The Courier News from Blytheville, Arkansas on May 3, 1940 · Page 6
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The Courier News from Blytheville, Arkansas · Page 6

Blytheville, Arkansas
Issue Date:
Friday, May 3, 1940
Page 6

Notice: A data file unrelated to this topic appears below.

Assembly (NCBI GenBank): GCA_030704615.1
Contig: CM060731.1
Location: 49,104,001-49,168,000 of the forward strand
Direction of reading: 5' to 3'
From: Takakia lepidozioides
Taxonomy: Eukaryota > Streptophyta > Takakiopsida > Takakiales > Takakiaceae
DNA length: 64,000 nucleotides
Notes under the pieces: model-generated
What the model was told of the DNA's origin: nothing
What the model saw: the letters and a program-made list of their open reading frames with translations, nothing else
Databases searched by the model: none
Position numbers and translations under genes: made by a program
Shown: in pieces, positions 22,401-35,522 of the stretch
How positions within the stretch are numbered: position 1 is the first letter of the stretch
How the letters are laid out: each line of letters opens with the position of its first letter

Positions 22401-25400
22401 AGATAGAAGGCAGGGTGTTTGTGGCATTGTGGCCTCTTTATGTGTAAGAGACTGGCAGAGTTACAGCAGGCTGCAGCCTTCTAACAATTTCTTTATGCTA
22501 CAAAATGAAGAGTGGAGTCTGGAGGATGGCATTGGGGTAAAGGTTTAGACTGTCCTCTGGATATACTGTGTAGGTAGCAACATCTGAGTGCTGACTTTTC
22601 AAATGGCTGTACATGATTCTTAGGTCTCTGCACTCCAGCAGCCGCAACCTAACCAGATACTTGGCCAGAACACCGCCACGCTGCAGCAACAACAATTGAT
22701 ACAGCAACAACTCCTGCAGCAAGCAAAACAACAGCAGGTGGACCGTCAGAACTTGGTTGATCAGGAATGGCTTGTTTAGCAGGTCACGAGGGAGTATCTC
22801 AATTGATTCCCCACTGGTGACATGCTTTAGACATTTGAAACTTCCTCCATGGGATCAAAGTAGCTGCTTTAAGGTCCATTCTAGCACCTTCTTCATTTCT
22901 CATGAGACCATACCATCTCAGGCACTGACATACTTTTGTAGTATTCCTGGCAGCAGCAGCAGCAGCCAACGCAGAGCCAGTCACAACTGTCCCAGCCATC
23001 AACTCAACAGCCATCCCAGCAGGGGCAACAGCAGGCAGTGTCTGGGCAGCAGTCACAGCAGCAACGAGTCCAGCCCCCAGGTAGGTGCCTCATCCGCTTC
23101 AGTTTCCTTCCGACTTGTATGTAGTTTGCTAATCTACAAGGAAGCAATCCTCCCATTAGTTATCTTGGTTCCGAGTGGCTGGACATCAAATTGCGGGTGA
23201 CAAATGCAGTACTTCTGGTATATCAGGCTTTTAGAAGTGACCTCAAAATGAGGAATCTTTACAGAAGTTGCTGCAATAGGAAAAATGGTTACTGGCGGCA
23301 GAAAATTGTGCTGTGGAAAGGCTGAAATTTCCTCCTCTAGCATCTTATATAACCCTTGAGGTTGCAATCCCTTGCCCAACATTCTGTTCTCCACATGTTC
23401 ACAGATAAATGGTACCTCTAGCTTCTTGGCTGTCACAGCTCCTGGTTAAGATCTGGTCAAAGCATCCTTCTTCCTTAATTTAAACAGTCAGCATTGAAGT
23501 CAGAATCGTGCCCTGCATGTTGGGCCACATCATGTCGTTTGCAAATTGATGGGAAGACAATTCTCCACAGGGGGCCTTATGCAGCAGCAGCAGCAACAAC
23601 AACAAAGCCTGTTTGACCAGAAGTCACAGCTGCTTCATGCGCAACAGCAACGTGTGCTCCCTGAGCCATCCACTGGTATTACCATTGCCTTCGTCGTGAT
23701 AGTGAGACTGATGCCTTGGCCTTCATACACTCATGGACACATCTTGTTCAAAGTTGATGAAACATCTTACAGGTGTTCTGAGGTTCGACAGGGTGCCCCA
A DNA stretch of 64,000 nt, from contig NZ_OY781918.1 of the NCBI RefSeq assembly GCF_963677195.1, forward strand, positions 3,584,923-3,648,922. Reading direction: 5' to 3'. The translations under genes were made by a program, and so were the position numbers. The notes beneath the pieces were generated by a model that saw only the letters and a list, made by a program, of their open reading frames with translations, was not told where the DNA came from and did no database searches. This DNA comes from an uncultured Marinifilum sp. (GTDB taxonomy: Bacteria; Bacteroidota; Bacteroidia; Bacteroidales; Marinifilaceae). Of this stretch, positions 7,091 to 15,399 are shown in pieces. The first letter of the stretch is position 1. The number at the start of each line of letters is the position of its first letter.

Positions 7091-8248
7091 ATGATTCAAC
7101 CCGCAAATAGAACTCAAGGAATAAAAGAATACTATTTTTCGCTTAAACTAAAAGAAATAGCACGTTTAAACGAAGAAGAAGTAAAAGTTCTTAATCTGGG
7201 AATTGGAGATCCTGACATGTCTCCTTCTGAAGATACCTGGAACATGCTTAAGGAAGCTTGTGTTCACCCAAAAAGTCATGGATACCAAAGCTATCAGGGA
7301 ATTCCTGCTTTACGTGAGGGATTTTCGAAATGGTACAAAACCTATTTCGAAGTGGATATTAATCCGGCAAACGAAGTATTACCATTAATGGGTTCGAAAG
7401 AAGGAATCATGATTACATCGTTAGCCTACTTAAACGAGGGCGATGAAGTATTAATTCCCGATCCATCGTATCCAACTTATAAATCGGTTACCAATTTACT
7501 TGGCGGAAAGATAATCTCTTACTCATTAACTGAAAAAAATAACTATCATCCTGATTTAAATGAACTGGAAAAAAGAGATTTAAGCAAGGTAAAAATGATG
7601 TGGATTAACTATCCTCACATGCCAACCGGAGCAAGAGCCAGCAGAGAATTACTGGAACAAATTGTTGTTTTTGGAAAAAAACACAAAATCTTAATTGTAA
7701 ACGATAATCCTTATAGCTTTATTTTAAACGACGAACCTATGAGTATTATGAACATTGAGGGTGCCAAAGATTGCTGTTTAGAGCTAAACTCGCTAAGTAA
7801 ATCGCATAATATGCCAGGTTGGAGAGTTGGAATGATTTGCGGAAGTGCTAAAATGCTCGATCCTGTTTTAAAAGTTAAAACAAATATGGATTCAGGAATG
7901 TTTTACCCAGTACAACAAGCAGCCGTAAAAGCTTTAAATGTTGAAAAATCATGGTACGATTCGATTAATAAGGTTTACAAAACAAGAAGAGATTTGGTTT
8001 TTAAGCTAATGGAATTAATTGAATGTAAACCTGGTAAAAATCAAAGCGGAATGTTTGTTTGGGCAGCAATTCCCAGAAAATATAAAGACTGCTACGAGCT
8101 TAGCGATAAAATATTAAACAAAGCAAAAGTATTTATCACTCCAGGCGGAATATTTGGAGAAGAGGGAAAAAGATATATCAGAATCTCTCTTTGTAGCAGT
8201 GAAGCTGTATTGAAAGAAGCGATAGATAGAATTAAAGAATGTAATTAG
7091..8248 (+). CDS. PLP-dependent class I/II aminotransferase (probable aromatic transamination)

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CAGE SIX BLYTHEVILLE (ARK.) COURIER NEWS FRIDAY, MAY fl, 10-10 Published Every Friday In the I Interest of Farm Families of Tins •Agricultural Sp.rlirm '' FARM NEWS - FEAJURES Enter the Plant-lo-Prosper Contests sponsored by the Courier News and Commercial Appeal. Plant-To-Prosper Entry 'Deadline' Is Monday Night With entries in the Plant To Prosper contest counted until Monday, extension agents in Mississippi County nn' making n last-minute effort to luivo !is many farm families as possible enter the contest. This, it lias Ijeun pointed out, is because of two reasons—to interest these farm families so that they may improve their lives by bolter living conditions and to win the Enrolment Trophy given by the Commercial Appeal to the county having the largest percentage of families enrolled from .Mississippi, Tennessee, Missouri Example Of Better Rural Home and Arkansas. Last year, Mississippi County,*with 1770 white and negro families won the trophy. This year, this record has already been topped by several other counties In the Mid- South but it Is believed that the nearo farm families of Mississippi Comity will make It possible for the honors to acafn come lo Hits county. Although final reports arc not available because some of Ihe entries have been sent direct to Ihe Commercial Appeal, it is known thai more than 1265 negro families have enrolled. Only negro families having members who are not day laborers can compete. ' In the white contest, 1334 families had been enrolled up lo yesterday, compared to 1300 last year, and 'the 1910 enrolment may be increased when the final tabmalloi. is made. The unofticial figure foi the county up lo yesterday totaled 2599. Interest In the MidSouth contest! which Oils year is suonsorcc. In Mississippi Comity by the Courier News and the Commercial Appeal, has increased greatly within Hie past year to have become tnt biggest farm activity in the Unitet States and to have reached nl. over the world w-lth ninny foreig. countries now using a similar plai for their farmers. This Is 1 the final invitation o the Courier News to participate iu tile 1940 Plant To Prosper nm UvD-At-Homs Competitions nm compete for $3600 in cosh prize, offered by the Commercial Appeal Mn addition to valuable mcrcliamlisi and a total of cash prizes of ?Gt offered by the Courier News to tlu county winners, and several spccln. farm contest prizes olfereci by individual Inrm operators. Tile deadline for entering tin contest, designed to improve agri- x culture by encouraging farm families io live at homc, diversll; their crops, conserve their sol) one Improve their home management Is Monday, 6 p.m., for entries reaching the Commercial Appeal oifice Winners of the Enrolment Contest are expected to be ntmomicec about May 10. Winners in the contest this yeai will be selected, on the followiiii basis: Living at home, 40 per cent, which includes the raising of the farm family's vegetables nnrt meats and feed for livestock. Diversification, 20 per cent which means the raising of more than one money crop. Soil conservation. 20 per ce::t. which includes practices of rotation, cover crops, terracing nun other programs approved by the Contestants Urged To Keep Records. With 'Photographs 'jrst Junior Show To day, May 9 One of Ihe homes visited by North Mississippi Counly club worn tour yesterday was the attractive live-room bungalow of Mr. and on their annual "Better Homes" Mrs. Curl Wallace of the Half Moon community. The house, shown in the nbove view, was completed recently :tl a lolnl cost of only $1850. Meld Thlll'S- !t k mo'lT" in every respect and compares favorably with many homes in tilt- $3.000 class. State Extension MidSouth. Services of ths OSCEOLA. Ark., May 3.—About 300 persons are expected lo attend the first annual Junior Livestock :liow held In Mississippi County :o be held here Thursday, May flth, .1 is slated by E. II. Burns, coiuily agent, and Joe W. Rhodes, prcsl- ol the Junior Chamber of Commerce who nrc heading com- nittces In charge of arrangements. Forty feeder calves yroivn by :uembcrs of the various 4-H clubs \nd Future Fanners of America •lub members will be shown and udged by M. W. Muldrow, Exteu- ilon livestock specialist of Little Hock. The fad Ihni Mr. Muldrow vlll explain many of the fine points >f Judging makes tbc show of even nore vhlue lo those Interested In uch subjects. The owner of the first prize '•Inner- will receive n registered Icreford heifer, and 11 feeder Hcrc- 'ord calf going to the of the rccoud prize winner. In addition. ',150 In cash prizes will be awarded. The slock will be shown on the ild ball park just norlh of the :ourthouse with Judging scheduled :o start at 11 o'clock and awarding •f prizes set for 1:30 p.m. The calves will be taken to Mem- ibis the next clay to be entered In he Tri-Stato Junior Livestock 'Show on May 10th and llth. The Memphis show will be at the Mem- mis Slockyards. The Osceola School Band of 00 ileccs will start the day with a -.ariide through the downtown sec- Ion lo the ball park where Mr. Burrs will introduce the 4-lf and ?. F. A. club members to Mayor Ten F. Butler, who will welcome he visitors. The remainder of the day will ;c ,giyen over to fun and nmuxe- •rnc'nl', athletic' events and softball sanies between Manila and Missco High School. The Bird Brand Ambassador, one-man band from Memphis, will also furnish entertainment throughout Ihe day. Climaxing the day of fun and festivity will be the Fanners Ball il the Community Clubhouse Thursday night. Guests will come Jressejl In overalls and gingham dresses nnri enjoy nn old-fashioned Half Moon Couple Have Attractive Farm Residence A striking example of the irend lo better rural homes throughout Mississippi county is (he attractive five-room bungalow of Mr. inul Mrs. Carl Wallace in the Half Moon community. The Wallace home was one of those visited by club women.yesterday In their annual "Better Homes Week" lour and afforded the vslilors nn opportunity to sec what can be accomplished through personal effort on the part of the name owners. This particular house wn.s completed In February and to the casual observer It appears to be a home in the $3.000 or 53,500 class. Actually, however, it was built at a cosl of only $1850. As modern ns the average new city liome. the residence Is easily 0110 of the most outstanding small farm homes in Ibis section. It has two bedrooms, living room, kitchen The labor bill was kept at a minimum. Mr. own contractor Wallace was and builder. hired several helpers by the day, but every step In the construction was superintended personally by Mr. Wallace. As n result lie snv^ed a large porlion of the normal cost of such a home by doing the work himself. Not only is the house a model residence, but Ihe yard Ls neat and attractive. There arc shade trees on the south and west, carefully graded lawn which*will have a good sod this summer and a number of shrubs which by the time they have grown lo normal size will add materially to the landscaping. There is a gooci size screen porch on the front where the lamily can enjoy cool evenings in the summer and a service porch on the bnck and dining room, hall and bath- j 0[ Uie ' house Tne hmlse hns room An electric pump supplies U Q , id foundation ami composition ruming water to bath and kitchen, Full Use Of Individual Farm Plan Sheets In Program Urged ClrC'iuer benefits fj- O m the AAA farm program may lie obtained by farmers from full use of the individual form plan sheet which Ls a part of (he 19W farm program. J. J. Plckren a.-icl E. li. Ultras, county agents of Mississippi «nm- ty, declared in discussing- phases of this year's program. In addition, they said, the farmer is enabled to plan his year's operations la advance and cau conduct his forming in ;\ more systematic way. In fining out the sheet, each farmer Ls offered the assistance of the county agent, AA/V administrative iiisistiim or u member of he county or community AAA committee. The farmer and his helper discuss what soil-building practices arc most needed on the farm, and liow the farmer can use tile maximum assistance to the best advantage. Taking into account (arm allotments, rates ol payment and other factors, the farmer can know to a certain clegreee of accuracy what. his benefit payments will be from the farm program in 10-iO and can plan his (arming- to bring greatest benefits lo his farm from the conservation program. Through the personal contact with the committeeman. assistant, or county agent and by use of the Ai-kniisfis state handbook which is supplied to every fanni'r in (lie state, the operator is better able to become acquainted with all the provisions of the 1D-10 program. Any farm operator who has not I had an opportunity to work out his Records linve been made in man} 1 ; AAA farm plan sheet, may obtain counties along the following pro- 1 this assistance by contacting the cctlurc: Farm grown timber sawed I county agent, AAA administrative by local sawmill; lumber seasoned I assistant or his county or conunu- for nine months or a year; lumber ' nity AAA commitleeman, Mr. Burns Pliinl To Prosper and Uvo-Al- Home contestants me urged to keep records with photographs, It has been announced by Walter Durham, director ol the Want To Prosper Bureau ol the Commercial Appeal which sponsors the Mid South contest. Any one planning improvements on or about the home or l.'irm •till.',- ycnr, which could be illustrated with photographs, is urged to include such pictures in the Plant To Prosper or Uve-At-Home Record Book which will soiw tie dlstrib- Use Timber Off Own Farms To Advantage A considerable number ot farm families arc today enjoying better homes, built ivithin the lust year from timber on their own farm, according to Frederick J. Shullcy, extension forester, University of Arkansas College of Agriculture. This is a newer phase of timber utilization. This utilization of farm grown timber producl.s In new homes, barns, sheds, furniture, saving many farmers quite a few dollars and also producing "low nctiml cash outlay" buildings, Mr. Slmllcy .snid. utcd free to all contestants. Record books will be studied by fall by county, stmc and sweepstakes judges who will award $3(30!) in cash anil numerous other prizes to the MidSoulh formers who do the best job of living at home, conserving soil and Improving their farm and home management, in nddltlQ.i to cash prizes to be awarded Mississippi County winners by tile Courier News and individual farm operators. These record books will contain j pointed out. space for ••before" nnd "alter" shots and much other valuable farm information and keeping this record will be one of the most worth while experiences the contestant will receive through tin; progress contest for rural residents of Arkansas, Tennessee, Mississippi and Missouri, Mr. Durham said. One of (lie features of the contest, in which more than 32,000 farm families competed tast year, was the keeping of a simple system of farm accounts whereby ilie farmer, at the end of the year, knew how efficiently lie. had operated ins business; how much his equipment had changed in value; how his capital outlay may have piled up In equipment, buildings, livestock and oilier items figuring in famiing. The record .system is so .simple that even school children can help their parents keep il up 10 dale. These- records, which are confidential and used only for judging, will be made much more attractive with the use of photographs, il was Herbs Grown For Flavoring Various Foods Herbs are plants grown principally for flavoring food. The home gardener should recognize herbs or by division of roots. Sow eai-lv as next to salad plants In hupor- i in hotted or cold frame, later transplanting to permanent location in garden. Leaves have a lemony. seed or cuttings. The leaves give a sharp aromatic flavor gcod in combination H'iih other herbs in salads, sandwich spreads, and so forth. Anise-Annual grown from seed. Plr-.nted in March. Seeds,, used for flavoring mead. cake, cookies and candy. Bnlm—Perennial grown from seed planed find dressed; home built by fanner and perhaps local carpen- Icr. Numerous farm homes with from three to five rooms following detailed plans from the Extension and Mr. pickrcn said. tance. Though often used to flavor roast meats, they play much more Important roles in improving stews, soup.s. stuffings, sauces, "cheap- cuts" and "left-overs". Everyone choose herbs for the herb garden a little differently, according to individual taste. Following is a dcsciiption of the more common herbs with brief cultural directions. Marjoran -A perennial herb usually grown a.s mi annual for the nilnty fragrance and give a flavor to fruit drinks. Basil, sweet—Annual grown from seed sown when soil has- thoroughly warmed up. Plants should be grown fi-10 inches apavt in row. Spicy tasting leaves, delicious in green salads, tomato antl cheese dishes and soup. Caraway—Biennial grown from seed sown in early spring, seeds Tomato News Plan Service book, have been imlli. i:: tills way. j Besides the building of new homes from unlive timber mnn Dnuehter Roi-n A daughter was born lo Mr. and Mrs. Luther Gilford Sunday at w . their home. The baby has not yet ny i been named. In building u homc at such low cosl. Mr. Wallace did not perform fitly miracle of fiimuce. He just rolled iijj lib sleeves and went to work. He purchasetl ills building materials very carefully, shopping around for the best values in lumber and In this way he was able to obtain high quality" materials at n minimum cost. The Wallace family hns lived in this community for Ihe past, ten years. Mr". Wallace owns 108 acres of land, but also farms another place somewhat larger. lie is one ol the county's leading advocates of edible soybeans as n cnsli crop Lehman Shea is resting' very well after having received treatment at Dr. Grhnmeti's clinic. He dislocated his left arm at the elbow while playing. Mrs. M. A. Mlckllcton returned here Sunday night after having farm timber as pine, oak, spent the weekend at Steele, Mo. timber has also been used In the building of barns, corn cribs, sweet, potato storage houses, and smoke houses. . j Such cypress, yellow poplar, black Eugene and J. C. Buchanan spent nut, ehcn-y and hickory should lie the weekend with their aunt, Mrs. and has developed bus own strain protected and utilized pn perly (or Arthur known as Wallace No. 4. Inci-1 these purposes, the extension for- Mrs. Home management, 20 per cent rar " dance to the accompaniment which mear.s improvement,.of the of B Memphis bard. j (arm home as far as farm income Serving with Mr. Brims and Mi. will justify, and the keeping of (he- Plant To Prosper Record Book. Two Division Rhodes In preparing for the cvcnl are E. L. Talliaferro and Sam M. Hodges Jr.. vice president and sec- Thc Plant To Prosper and Live-1 rctai 'J' of tllc Junior Chamber of operators can qualify in one or the other divisions. To be eligible to win one of the many cash prizes, the farm family must fill out the Plant To Prosper enrolment blank, which may be obtained from the county or home agent, PSA oifice. or The Commercial Appeal. At-Home Competitions (his year Commerce, adn Fred Smith, will have two divisions. ' Tenant or sharecropper division for all tenants, sharecroppers or renters. Landowner division for nil landowners who farm their land with or without tenants or sharecroppers. There will be no Farm Operator Division this year as all farm On Farm Front Westinghotise and Doctors George C. Beal and Marion M. D, Coulter of the Melleri Institute of Industrial Research, claim to have worked out the solution. They found that if beef is lumsf in a warm room 11 tenderizes more rapidly. That's nothing new, ol course, but the three doctors have discovered n way to keep the meat from turning bad In the heat. It's called the sterl-lninp. wlinl it docs _ Is saturate the air and the beef j with germ-killing ultra-violet li;ht. It does the whole trick. The beef is lender In three days Instead of j five weeks. It has nil !Cs juices, it' has all Its vitamins, and it's germ free. So science steps in again and one of agriculture's oldest problems Is irorcrt out smooth as you please. Incidentally, just think what that means to the folks who do the cooking. dentally, this soybean Is the varie-1 ty used by the Blytheville Can- j | ng to Mr. Slmlley" black walnut is Dotson, at Luxora. Leona Jett, of Luxora, is ester said, of these species, accord- visiting her brother. Albert Carson. nlng company which recently one of the most, valuable, and at launched the first venture toward the same time one of the most remaking soybeans a staple loud looted trees Hint grows on the farm, product in this section. The native mitj- can be planted Mr. Wallace nnO his brother W. where trees are desired. Besides E. Wallace collaborate on li.e soy- valuable walnut lumber, which Is bean business and have been par- always in demand, liciilurly .successful i» growing this j The reward ol proper timber crop on their farms. | utilization. Mr. Slmlley said. Is in- Mr. Wallace heads a family ut' dlcatcd bv P. H. Muller of Conway "I look care I was young a::d now my timber is taking care of me." lour. Ills wife and two children, a , county, who stated: boy and a girl, proudly share their , of my timber when new home. Clean Up Song Dogwood Club ' Has Adopt By UnUcil Ticss Secretary of Agriculture Henry A. Wallace is making n bid for .'arm support ol the vvage-and-hour law. The House ol RepresenlJitivcs is about to consider amendment which would exempt 1.500,000 work- ot meat, the surplus commodities corporation announces that it Is goitiB to start buytrrg smoked ham, picnic shoulders, 'and smoked bacon. The corporation already buys surplus eggs, so relief clients participating in the novcrn- •'-ml Balanced Hay- Pastures Plan Praised A balanced program o! hay production a-d pastures lias ' The Do;\vood Home DemonMia-! spot, lion Club has adopted n song being ' used especially during Better Homes XVeek. which was composed by Mrs. Wnlter Wood, ol Luxorn. The song, which has tor its title. "Dogwood's Clean Up Song." is as follows: "Mrs Payne Is our club president; She Is very nice nm! neat. CECFLVIMjE, Cui. (UP) — Alex Gibson was walking through the woods when he encountered a full eat. He picked up a [stone nnd hurled it with enough j force to kill the nniinal on the tliis week. Mr. and Mrs. Holmes nnd son. Howard, of Barr, Tcnn.. spent Sunday afternoon here. Mr. and Mrs. John Cannon visited in the home of Mr. and Mrs. Holmes at linrr. Twin.. Sunday morning. Mr. and Mrs. Robert Butler and Mr. and Mrs. Hart Siltton. of Odollen Bend attended the Totnato- Burdetle baseball game here Sim- dny, Muriel McCluin. of Odonncl Bend. fragrant foliage which is to flavor m 'e used to flavor bread, cakes, coi salads, soups and meat dishes. Since :he seed is very small, sow in a box, transplant once and llien transplant to garden. Gather for drying just before flowering begins. Parsley—A biennial herb grown is an annual. Seed siiouui ye soaked in warm water overnight and then sown outdoors in early spring. The leaves may be cut throughout the season and in the fall may be dried and stored in tight jars. Rosemarj*—Small perennial evergreen shrub grown from seed. The leaves are used for flavoring meals and soups. The plants prefer n rather dry, well drained soil. Mints—Spearmint, Peppermint— Perennials grown from seeds and roots which grow best in moist subsoil. Sage—Sow the seed thinly indoors or In an outdoor seed bed. Transplant to garden giving at least 18 inches room In the row. Widely used for flavoring meat and poultry dressings. Savory, summer—A hardy annual grown from seed. The leaves are spent Saturday night Palmer. Edith During 1930 a total of S30D.097,- 000 was collected In state registration fees. used either green or dried flavoring salads, sauces, soups for and stews. As the seed are small, sow in box inside, laie to garden. r transplanting Thyme—A perennial grown from jn- fcctions ami clieese. Young shoots and tender leaves used to flavor salads. The seeds are produced the second summer. Chervil—Annual grown from seed sown In early spring or earlv autumn. The parsley like leaves, used for flavoring salads, will be ready for use ti-10 weeks afier sowing. Chives — Perennial grown from seeds or root division. May spread from self-seeding unless the seed stalks are cut off. The grass-like leaves have an onion flavor and in many arc used iu salads cooked dishes. Dill—Annual grown from its seed which are used for flavoring cucumber pickles. In mid-summer the ripening heads are cut. dried, and threshed over a sheet. Wilson Company Sells 41 Hereford Calves Forty-one Hereford caii'es averaging 823 pounds have been .sold by Lee Wilson of Wilson. Ark., to the Pincbcre Packing Co. of Memphis through the C. M. Kaffciiy Commission Co. for S10.25 per 100 pounds, it was announced this week. The calves were from one year to 14 months old. Only New World monkeys are able to use their tails as hands. made Dewltt Rasor, of Advance, nn outstanding livestock farmer In Marion county. Mr. Rasor has a 160-acre larm 40 acres of which lies on Buffalo river. The bottomland is used to produce grain ar.d hay and the mountain land for pasture. Mr. Rasor lias 50 acres of improved mountain pasture seeded to Korean lespcdcza. The lespeclcza grew from 12 to 18 inches high Ihe past season. A portion of the pasture has been overseeded to Italia-. rye grass. :-Mr. Pasor has 25 head of Hereford and Shorthorn caltle. The calves are dropped early In the spring and permitted to run with their mothers. Oats and shell corn are, provided in a creep. Thcsc- calreVbrought Mr. Rasor $30 to $35 **ch at, his farm the past year. ers including processor; of farm I meal's food stamp plan may now jrodlicLv- a.-ul Wallace doesn't want I have ham anrl eggs. the amendment to pass. I And while on the subject of The secretary says that the wage- products, the bureau of agricultural Hour law as It stands lias greatly j economics has just Issued a report benefited farmers. Hr explained | on porK products. The bureau says thai it does so by increasing tlic' "<»' despite German occupation of purchasing power of city labor.! Denmark, farmers must not cxj>cct making li possible for them lo buy i the market for ]»rk to be much more farm products. \ larger during the next lew mouths. "I hope." said Wallace, "that I Denmark has been furnishing farmers will reilliw the need for I Great Britain with most or her increased cooperation with labor." I pork and Inrri. nm the economists ! say Britain proUbly will offset the The time required lor the curing '°ss of the Danish source by tn- ot beel has long been a matter of creasing their Imports ol Canadian concern for farmers. Now three ex- < bacon and reduction of her tolal perts. Dr. Harvey C. Rrntschlcr of' pork and lard imports. She Issued To Clean Week. n proclamation up for Belter Homes "Clean Up. Clean Up, Dogwood. We wanl our club to compete III the Betler Homes Contest !u the National Clean Up Week. "Wake Up. Wake Op, Dogwood. Can't you hear our president's call? | Since 'she issue;! a proclamation I The tin cans must be rmulod. i "We planted lives for Ijettcr Humns Week On Highway Cl So let's ail gel busy. Show Dux- woocl To the visHtrg crowds." CKHTIFIED COTTON SEED D. « f. I.. 1I.A (Dolt.iiiincj Iliis one variety planted, harvested and ginned on this 6,700 acre project. I Prices:— 1 lo 10 ton lots $50.00 Less than ton lots $55.00 F.O.B. LaForgc Packed in even weight and pealed bags. LaFORGE COOPERATIVE ASSN. New Madrid, Sic. lioute I PICK UP and BALE in One Operation FOR SULE 20 TONS DPL-11A PLANTING SEED $50 per ton ROSELAND GIN CO. Roseland, Ark, ST08EVIILE 2B COTTON SEED PLANT THIS QUICK MATURING, in CI HOI I HEAVY YlHU.niNfi COTTON AND HKU> Y0l!1i" SELF TO "MOKK 1)01.1 AUS I'KR AC«K" \VR HAVE A UMITBn SUIMM.Y— $3.00 I'KK HUNDRED Basjell Barbara's RED TOP GIN rkon« 373 Notth 6t ntglw.y BlrthHlUe. Ari. The new McCormick-Uccr- ing I'irknp Hulcr is olio of the Iiiggcsl time savers ever developed for The ImyficM. ; It includes n imwcr-drivcn : pichup, .(-cylinder niixiliury rnginr, liny (16.T 18 in. i or 17 x 22 in.), cross conveyor •,.:.••.' :uul power u»ii. Dircct- conuecteil lulcli. Jiubbcr lires us shown nre special ciiui|)incnt. Come in nnil get more particulars about lliia Iminlviicw machine. Heu> McCormick-Deerhiff DELTA IMPLEMENTS, Inc. 1312 So. 2nd Phone 8U2 BUY MACHINES WHEN YOU NEED THEM Pay Something From Each Source of Income —on the INCOME PURCHASE PLAN The founders of the Internationa] Harvester organization pioneered in the sale of farm equipment on "time." Because of this policy, hundreds of thousands of farmers have been able to enjoy the benefits of improved machinery years earlier than would otherwise have been possible. The machines have literally paid foi themselves in time and money saved. , During the past year our terms have been improved, better meeting the needs of farmers. The INCOME PURCHASE PLAN recognizes the fact thai frequent small payments are easier to make than one large payment. H is so flexible that it can be adapted to each farmer's marketing schedule, permitting him to make his payments when he Has cash coming from crops, livestock, or dairy 01 poultry products. Each farmer's requirements are considered and analyzed individually—resulting in a convenient schedule of payments, easy to meet. Pay CASH on delivery foi your International Harvestei equipment when you can, but when cash must be conserved see what the INCOME PURCHASE PLAN offers you. Get the full benefit of the equipment you need—let it pay its way as you pay. We will gladly discuss this plan with you in detail on request. DELTA IMPLEMENTS, Inc. 312 So. 2nd Phone 8U2